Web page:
Half a century ago, on July 20, 1969, the world marveled when the Apollo 11 mission successfully put a man on the moon. It was the single greatest achievement in space exploration, and it opened up seemingly endless possibilities to what humans could achieve beyond the Earth’s atmosphere.
In the 50 years since, space travel and research have reached farther frontiers, from building and inhabiting space stations to landing robots on asteroids.
The data and information collected from these many and varied expeditions have not only allowed humans to learn more about what lies beyond our planet, but they have led to the rapid development of greater technologies that have allowed us to explore even farther while also enhancing life on Earth.
Now space travel and the continued exploration of space could hold the keys to the future of humanity — many leading scientists firmly believe that the long-term survival of humankind could depend on our ability to colonize habitats away from our own planet.
While global warming appears, at this stage, to be a large risk for the future of Earth’s habitability, other factors, such as another extinction-level asteroid strike, could one day cause even more immediate consequences.
The fourth wave of scientific advancement
The difference between any future extinction event and the most recent — which occurred approximately 66 million years ago — is that then, dinosaurs were not working on new technologies to safeguard their survival. Humans very much are.
Government-backed programs, led by NASA in the United States and agencies in China, Europe, Russia, Japan, and India, continue to dedicate funds and resources into space exploration.
But it is the increased investment from private companies in recent years that is stoking the imagination and grabbing headlines. Companies like Voyager Space Holdings, Elon Musk’s SpaceX, and other organizations are pushing the boundaries as to what might be possible in terms of humanity’s future in space.
These include the development of space travel vehicles as well as what famed futurist Michio Kaku coined “the fourth wave” of science, focusing on artificial intelligence, biotech, and nanotech, which, in theory, could one day make places like Mars and Titan habitable for humans.
“That’s going to change the way we view Mars,” Kaku said in a March 2018 interview with National Geographic. “Many people say Mars is cold and desolate, and there’s nothing to grow there. We can genetically modify plants and algae to thrive in the Martian atmosphere.”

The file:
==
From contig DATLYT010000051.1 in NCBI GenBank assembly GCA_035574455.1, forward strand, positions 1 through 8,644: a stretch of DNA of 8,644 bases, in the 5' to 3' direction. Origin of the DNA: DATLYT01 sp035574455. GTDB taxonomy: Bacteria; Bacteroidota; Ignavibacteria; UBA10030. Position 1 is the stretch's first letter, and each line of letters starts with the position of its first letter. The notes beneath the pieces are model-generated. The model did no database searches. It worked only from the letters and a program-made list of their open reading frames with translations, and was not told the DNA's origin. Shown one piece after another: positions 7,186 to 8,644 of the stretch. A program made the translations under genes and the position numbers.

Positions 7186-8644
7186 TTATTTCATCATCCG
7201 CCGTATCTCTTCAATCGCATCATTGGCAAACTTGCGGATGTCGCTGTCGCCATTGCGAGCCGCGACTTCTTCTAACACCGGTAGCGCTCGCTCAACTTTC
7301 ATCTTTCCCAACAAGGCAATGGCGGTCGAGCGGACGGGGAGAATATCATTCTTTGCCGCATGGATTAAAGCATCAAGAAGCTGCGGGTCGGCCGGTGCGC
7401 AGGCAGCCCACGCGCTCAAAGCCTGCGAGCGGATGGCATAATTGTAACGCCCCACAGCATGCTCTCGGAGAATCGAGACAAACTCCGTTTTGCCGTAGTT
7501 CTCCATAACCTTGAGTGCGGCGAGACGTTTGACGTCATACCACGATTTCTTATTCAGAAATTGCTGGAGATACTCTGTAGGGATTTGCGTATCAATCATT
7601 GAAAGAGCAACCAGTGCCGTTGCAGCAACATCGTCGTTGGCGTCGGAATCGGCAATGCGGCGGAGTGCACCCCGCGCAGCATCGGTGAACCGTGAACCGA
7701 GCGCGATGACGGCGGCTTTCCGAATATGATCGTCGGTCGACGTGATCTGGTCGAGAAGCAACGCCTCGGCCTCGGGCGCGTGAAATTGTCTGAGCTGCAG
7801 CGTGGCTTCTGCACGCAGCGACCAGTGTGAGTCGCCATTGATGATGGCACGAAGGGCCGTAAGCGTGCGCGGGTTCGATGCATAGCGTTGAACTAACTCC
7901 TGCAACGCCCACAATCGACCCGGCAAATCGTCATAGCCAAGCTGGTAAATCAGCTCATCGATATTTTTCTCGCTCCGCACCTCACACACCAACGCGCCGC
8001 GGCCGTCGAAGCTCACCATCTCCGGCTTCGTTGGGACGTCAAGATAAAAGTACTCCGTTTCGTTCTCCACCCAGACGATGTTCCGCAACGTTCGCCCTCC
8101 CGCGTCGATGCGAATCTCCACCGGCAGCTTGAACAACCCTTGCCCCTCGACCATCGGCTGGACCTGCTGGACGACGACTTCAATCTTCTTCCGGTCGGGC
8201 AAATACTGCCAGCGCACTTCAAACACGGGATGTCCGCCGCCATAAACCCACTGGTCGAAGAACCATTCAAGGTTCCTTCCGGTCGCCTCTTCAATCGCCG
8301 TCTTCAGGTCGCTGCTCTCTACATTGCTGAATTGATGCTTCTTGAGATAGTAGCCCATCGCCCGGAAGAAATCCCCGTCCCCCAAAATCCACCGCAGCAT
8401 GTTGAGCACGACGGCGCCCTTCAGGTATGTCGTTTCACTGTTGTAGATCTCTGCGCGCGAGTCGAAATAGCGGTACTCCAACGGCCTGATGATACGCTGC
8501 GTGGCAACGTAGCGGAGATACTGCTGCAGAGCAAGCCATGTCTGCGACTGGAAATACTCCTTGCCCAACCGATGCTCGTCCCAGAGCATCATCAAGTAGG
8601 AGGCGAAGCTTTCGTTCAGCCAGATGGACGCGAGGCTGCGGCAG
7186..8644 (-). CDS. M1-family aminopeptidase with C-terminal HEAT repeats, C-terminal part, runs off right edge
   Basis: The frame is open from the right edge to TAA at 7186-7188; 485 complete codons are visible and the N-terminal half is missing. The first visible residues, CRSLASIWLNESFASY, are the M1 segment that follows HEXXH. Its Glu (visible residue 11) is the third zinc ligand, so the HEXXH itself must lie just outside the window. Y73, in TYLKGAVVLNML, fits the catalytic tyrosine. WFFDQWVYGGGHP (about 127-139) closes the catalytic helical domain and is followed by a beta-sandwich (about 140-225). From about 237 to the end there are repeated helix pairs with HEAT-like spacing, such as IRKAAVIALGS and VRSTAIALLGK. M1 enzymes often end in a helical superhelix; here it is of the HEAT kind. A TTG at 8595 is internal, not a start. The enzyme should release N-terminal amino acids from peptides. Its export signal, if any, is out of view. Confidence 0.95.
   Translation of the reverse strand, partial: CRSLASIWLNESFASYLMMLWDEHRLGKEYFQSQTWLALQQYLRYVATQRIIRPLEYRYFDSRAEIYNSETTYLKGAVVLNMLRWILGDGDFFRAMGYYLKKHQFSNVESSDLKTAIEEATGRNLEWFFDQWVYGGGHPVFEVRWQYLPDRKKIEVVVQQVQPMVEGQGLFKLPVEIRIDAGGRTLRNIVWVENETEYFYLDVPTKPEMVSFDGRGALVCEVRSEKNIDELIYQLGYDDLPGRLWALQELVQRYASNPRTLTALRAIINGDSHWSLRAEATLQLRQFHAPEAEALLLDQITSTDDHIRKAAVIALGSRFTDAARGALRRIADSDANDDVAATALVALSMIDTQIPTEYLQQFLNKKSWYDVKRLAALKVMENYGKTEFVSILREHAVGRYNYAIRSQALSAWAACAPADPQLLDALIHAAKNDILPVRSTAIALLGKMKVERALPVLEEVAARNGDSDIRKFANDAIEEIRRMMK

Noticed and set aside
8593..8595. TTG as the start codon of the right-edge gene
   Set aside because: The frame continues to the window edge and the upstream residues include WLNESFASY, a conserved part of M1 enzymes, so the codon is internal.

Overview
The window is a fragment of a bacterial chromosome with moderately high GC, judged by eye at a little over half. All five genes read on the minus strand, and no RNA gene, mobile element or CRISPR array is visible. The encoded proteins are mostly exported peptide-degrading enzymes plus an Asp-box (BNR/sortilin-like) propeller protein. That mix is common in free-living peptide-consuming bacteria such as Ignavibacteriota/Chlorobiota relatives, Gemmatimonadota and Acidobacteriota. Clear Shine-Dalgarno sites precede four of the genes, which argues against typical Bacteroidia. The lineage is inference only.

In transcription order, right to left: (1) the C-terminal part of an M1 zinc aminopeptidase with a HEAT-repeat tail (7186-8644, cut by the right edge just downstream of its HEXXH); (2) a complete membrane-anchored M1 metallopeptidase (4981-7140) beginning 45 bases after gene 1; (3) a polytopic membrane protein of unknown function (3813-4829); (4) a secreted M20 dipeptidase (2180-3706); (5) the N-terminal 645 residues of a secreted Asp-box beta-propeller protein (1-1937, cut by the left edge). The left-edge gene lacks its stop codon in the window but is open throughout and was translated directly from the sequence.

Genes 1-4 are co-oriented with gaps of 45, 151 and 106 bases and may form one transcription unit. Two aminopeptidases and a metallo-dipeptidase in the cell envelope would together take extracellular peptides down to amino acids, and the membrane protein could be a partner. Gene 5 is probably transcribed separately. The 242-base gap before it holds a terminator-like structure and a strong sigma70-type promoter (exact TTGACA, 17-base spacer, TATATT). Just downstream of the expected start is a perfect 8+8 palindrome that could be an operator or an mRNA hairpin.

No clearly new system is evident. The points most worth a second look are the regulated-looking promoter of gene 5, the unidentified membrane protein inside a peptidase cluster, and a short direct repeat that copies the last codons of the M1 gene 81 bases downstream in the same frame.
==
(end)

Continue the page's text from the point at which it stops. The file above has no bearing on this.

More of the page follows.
Kaku adds that to build colonies in habitats that are hostile to humans, it would require hugely advanced robots adapted to those specific environments.
MOXIE heads for Mars
Armin Kleinboehl, an atmospheric physicist at NASA, offered a similar take on the potential effects of biotech on Mars.
For her book Scatter, Adapt and Remember: How Humans Will Survive a Mass Extinction, journalist Annalee Newitz interviewed Kleinboehl. He noted that terraforming could potentially make Mars hospitable, but “it won’t be [possible] for at least five hundred years.”
Newitz also hypothesizes about the possibility of terraforming the moon or bio-engineering humans in order to survive on Titan.
While such scenarios may not come to fruition for another half a millennium or more, an exciting experiment is being prepped for the Mars 2020 rover called the Mars Oxygen In-Situ Resource Utilization Experiment, or MOXIE.
MOXIE’s job will be to produce oxygen from Mars’ carbon dioxide atmosphere, potentially opening up the planet for human exploration. However, MOXIE, about the size of a car battery, is a test model — oxygen generators will need to be about 100 times its size to support human life on Mars.
It is in these areas of science where any possible future for humanity in space lies. Without stating the obvious, humans simply cannot naturally survive anywhere but Earth, so developing technologies to make humans adapt to other habitats while simultaneously making these habitats more hospitable to humans is the clearest way to safeguard our future.
What tomorrow may hold
What is striking is the optimism of many scientists who are at the forefront of space exploration technologies. As government programs work alongside private companies, what the future holds for humanity in space will continue to depend on forward-thinking visionaries.
And while the sort of technological advances that would allow humans to survive and settle on other planets and moons may seem fanciful to the masses, it is worth remembering that landing on the moon was also deemed an impossible feat not much longer than half a century ago.